Scavengers Studio, a Montreal-based independent game developer, unveiled its first game today: The Darwin Project.
The title — where you have to survive in the woods while others are hunting you — is being unveiled at the PAX East event in Boston, and it will debut as a Steam Greenlit PC title in the fall. The game takes place in a post-apocalyptic landscape in the Northern Canadian Rockies.
As preparation for an impending Ice Age, a new half science experiment, half live entertainment project is launched. It’s called the Darwin Project, and it challenges inmates to survive the cold and fight to the death in a treacherous snow-covered arena. It’s like The Hunger Games in Canada.
The game has a low-res, colorful 3D art style. But it’s a serious Darwinian game, offering a competitive multiplayer third-person survival experience. At its core is “the manhunt,” where a player must survive extreme environmental conditions, track opponents, and set traps to win. The seven players will try to outsmart each other using crafting, tracking, hunting, cunning, and other survivalist skills and even negotiate temporary alliances to come out on top at sunrise.
With The Darwin Project, the team is reimagining the Battle Royale arena-survival sub-genre, adding on elements of a reality show — complete with a “show director” who calls the shots and controls the arena — to create an entirely new competitive experience. In a twist, the show director can control things in the arena, adding a new level of engagement. Players are both predator and prey.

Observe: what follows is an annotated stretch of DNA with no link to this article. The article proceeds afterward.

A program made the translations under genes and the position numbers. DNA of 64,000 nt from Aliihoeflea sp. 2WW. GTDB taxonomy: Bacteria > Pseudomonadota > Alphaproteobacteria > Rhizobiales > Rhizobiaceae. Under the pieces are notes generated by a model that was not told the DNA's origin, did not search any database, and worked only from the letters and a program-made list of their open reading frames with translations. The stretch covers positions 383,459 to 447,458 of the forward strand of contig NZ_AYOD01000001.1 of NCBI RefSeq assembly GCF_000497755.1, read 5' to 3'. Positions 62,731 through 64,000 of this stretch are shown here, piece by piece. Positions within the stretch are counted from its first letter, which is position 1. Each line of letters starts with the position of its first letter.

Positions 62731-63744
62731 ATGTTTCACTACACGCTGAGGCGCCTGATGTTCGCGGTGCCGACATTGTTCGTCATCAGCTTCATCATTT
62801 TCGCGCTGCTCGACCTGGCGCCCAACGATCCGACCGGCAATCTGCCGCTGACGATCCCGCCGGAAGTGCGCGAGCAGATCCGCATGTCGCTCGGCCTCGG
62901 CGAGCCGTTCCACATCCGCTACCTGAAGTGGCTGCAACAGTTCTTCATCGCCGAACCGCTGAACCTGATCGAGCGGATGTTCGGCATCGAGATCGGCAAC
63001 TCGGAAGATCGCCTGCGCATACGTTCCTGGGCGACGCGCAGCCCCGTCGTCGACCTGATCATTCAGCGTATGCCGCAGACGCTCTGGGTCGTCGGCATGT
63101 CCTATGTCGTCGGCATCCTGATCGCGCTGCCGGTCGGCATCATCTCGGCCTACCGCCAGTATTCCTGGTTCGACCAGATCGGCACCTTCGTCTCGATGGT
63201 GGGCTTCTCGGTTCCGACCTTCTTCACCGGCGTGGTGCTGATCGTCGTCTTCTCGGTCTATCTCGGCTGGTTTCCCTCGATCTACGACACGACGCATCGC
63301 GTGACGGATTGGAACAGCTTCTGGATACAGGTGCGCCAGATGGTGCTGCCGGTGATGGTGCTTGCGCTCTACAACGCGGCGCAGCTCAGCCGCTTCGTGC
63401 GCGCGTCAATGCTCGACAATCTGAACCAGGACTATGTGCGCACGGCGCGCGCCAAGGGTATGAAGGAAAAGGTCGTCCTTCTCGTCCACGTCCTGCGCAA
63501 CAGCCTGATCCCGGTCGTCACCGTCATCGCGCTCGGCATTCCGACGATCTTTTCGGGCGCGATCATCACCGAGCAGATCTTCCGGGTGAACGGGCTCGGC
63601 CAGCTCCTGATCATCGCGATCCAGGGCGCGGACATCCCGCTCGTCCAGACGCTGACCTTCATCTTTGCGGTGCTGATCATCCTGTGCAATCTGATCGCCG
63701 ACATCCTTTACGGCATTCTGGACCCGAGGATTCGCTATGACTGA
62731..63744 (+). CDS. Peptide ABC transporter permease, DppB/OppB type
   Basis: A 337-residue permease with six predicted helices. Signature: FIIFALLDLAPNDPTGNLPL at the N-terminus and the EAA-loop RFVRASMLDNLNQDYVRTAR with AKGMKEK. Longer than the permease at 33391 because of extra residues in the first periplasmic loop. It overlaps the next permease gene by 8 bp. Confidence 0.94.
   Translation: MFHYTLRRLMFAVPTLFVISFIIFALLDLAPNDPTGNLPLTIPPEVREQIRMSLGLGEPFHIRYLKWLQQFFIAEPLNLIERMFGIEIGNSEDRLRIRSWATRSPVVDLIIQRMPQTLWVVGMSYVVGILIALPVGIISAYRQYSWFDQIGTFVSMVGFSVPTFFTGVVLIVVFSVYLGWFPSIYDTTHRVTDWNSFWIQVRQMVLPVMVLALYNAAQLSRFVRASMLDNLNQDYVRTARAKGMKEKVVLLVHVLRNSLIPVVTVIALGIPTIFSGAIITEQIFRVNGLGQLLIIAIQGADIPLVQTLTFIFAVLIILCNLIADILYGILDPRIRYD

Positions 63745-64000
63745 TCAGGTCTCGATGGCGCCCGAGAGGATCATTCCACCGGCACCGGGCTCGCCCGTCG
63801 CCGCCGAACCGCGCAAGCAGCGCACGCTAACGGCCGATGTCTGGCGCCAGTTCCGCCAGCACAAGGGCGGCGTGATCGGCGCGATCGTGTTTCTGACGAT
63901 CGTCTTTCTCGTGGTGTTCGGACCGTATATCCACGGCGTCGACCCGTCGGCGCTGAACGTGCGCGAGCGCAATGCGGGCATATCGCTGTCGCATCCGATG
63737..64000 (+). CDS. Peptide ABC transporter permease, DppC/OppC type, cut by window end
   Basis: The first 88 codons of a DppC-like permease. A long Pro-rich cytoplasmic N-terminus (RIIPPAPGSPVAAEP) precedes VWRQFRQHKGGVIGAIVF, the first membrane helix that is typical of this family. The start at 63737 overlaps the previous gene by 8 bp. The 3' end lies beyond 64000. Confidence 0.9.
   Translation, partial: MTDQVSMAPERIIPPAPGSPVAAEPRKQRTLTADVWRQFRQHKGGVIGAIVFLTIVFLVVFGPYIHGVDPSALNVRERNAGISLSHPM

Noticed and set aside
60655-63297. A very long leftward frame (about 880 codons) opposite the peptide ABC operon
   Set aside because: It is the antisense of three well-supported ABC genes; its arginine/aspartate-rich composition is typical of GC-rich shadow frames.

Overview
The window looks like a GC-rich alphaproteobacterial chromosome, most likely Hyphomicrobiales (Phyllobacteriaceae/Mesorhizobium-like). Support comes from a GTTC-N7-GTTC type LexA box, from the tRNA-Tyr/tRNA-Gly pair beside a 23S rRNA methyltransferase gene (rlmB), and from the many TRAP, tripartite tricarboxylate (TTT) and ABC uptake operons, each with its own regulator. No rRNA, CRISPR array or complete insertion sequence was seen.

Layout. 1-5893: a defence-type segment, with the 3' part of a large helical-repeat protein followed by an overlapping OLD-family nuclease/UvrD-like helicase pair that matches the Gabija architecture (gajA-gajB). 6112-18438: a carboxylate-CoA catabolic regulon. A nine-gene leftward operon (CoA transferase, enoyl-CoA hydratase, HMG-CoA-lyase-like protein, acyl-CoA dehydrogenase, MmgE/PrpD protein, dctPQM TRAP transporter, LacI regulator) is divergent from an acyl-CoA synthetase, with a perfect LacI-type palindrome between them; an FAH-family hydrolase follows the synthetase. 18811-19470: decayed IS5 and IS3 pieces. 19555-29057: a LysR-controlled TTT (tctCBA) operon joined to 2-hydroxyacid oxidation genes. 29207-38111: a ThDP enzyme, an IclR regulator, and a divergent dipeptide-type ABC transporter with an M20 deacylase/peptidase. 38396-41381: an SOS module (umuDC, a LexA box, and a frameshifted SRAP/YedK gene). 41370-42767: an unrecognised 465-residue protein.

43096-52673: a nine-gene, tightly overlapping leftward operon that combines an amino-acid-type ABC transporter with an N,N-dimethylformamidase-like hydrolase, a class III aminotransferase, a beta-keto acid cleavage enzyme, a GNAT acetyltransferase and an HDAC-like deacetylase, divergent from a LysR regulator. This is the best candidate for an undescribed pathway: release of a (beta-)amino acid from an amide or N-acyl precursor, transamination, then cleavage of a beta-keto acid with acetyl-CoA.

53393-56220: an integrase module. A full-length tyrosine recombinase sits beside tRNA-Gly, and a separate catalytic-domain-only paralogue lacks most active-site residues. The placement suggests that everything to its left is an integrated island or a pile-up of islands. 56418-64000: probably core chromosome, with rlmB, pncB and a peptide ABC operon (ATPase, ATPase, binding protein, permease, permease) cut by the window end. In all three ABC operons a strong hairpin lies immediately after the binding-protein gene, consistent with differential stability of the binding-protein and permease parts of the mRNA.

“We wanted to create a game that heightened the tension and engaged players — and the spectators — in a new way,” said Simon Darveau, the cofounder of Scavengers Studio, in a statement. “Our unique gameplay dynamic and addition of a Show Director mode results in a Battle Royale game closer to The Hunger Games fantasy than ever before. With the show director and audience influencing the outcome, it goes well beyond what’s possible with A.I. alone.”
Scavengers Studio is based in Montreal, and it includes a diverse mix of video games veterans (Ubisoft, Eidos, etc.), comic book artists, writers, and other creatives from a variety of disciplines. The team shares a philosophy that interactive media is mankind’s next frontier and, as such, seeks to push boundaries and explore uncharted territory.
The Darwin Project keeps in mind the forgotten audience: the spectator, who can influence the outcome of the competition. The game will not feature as much graphic violence as many mature-rated titles. (But it’s not yet rated).
Built on Epic’s Unreal 4 engine, Scavengers Studio has developed a proprietary technology for The Darwin Project that enables a website to establish a bi-directional communication with the game in real time during the match. That means communication can go both ways for spectators and players.
The company was founded in 2015 by Simon Darveau (Spearhead Games founder and veteran of Ubisoft’s Assassin’s Creed franchise and Eidos) and Amelie Lamarche. Darveau and Lamarche are a couple. They met working together on the 2015 Electronic Sports World Cup – Counter-Strike: Global Offensive.
Both shared the conviction that whoever learns how harness the power of new interactive and social technologies and develop the expertise to deliver true groundbreaking tools and products will become leaders of the future. The cofounders strongly believe that innovation and innovative games arise out of the connections between different groups of people – creatives, inventors and innovators from a range of different industries — and Scavengers Studio was formed with that philosophy in mind.
The team has 12 employees. Similar titles out there include The Culling, H1Z1: King of the Kill, and Ark: Survival of the Fittest. The Canadian government’s Canadian Media Fund and IRAP (Canadian R&D fund) have funded the company. It has raised about $1 million.
‘’When creating a AAA project, you need an army. When creating a new type of game however, what you need is a bunch of badass commandos,” said Darveau, in a statement. “Moving in uncharted territory can be scary and against human nature. You need a rock-solid courageous squad to make it happen because, if even one person is scared, that fear will infect the others.”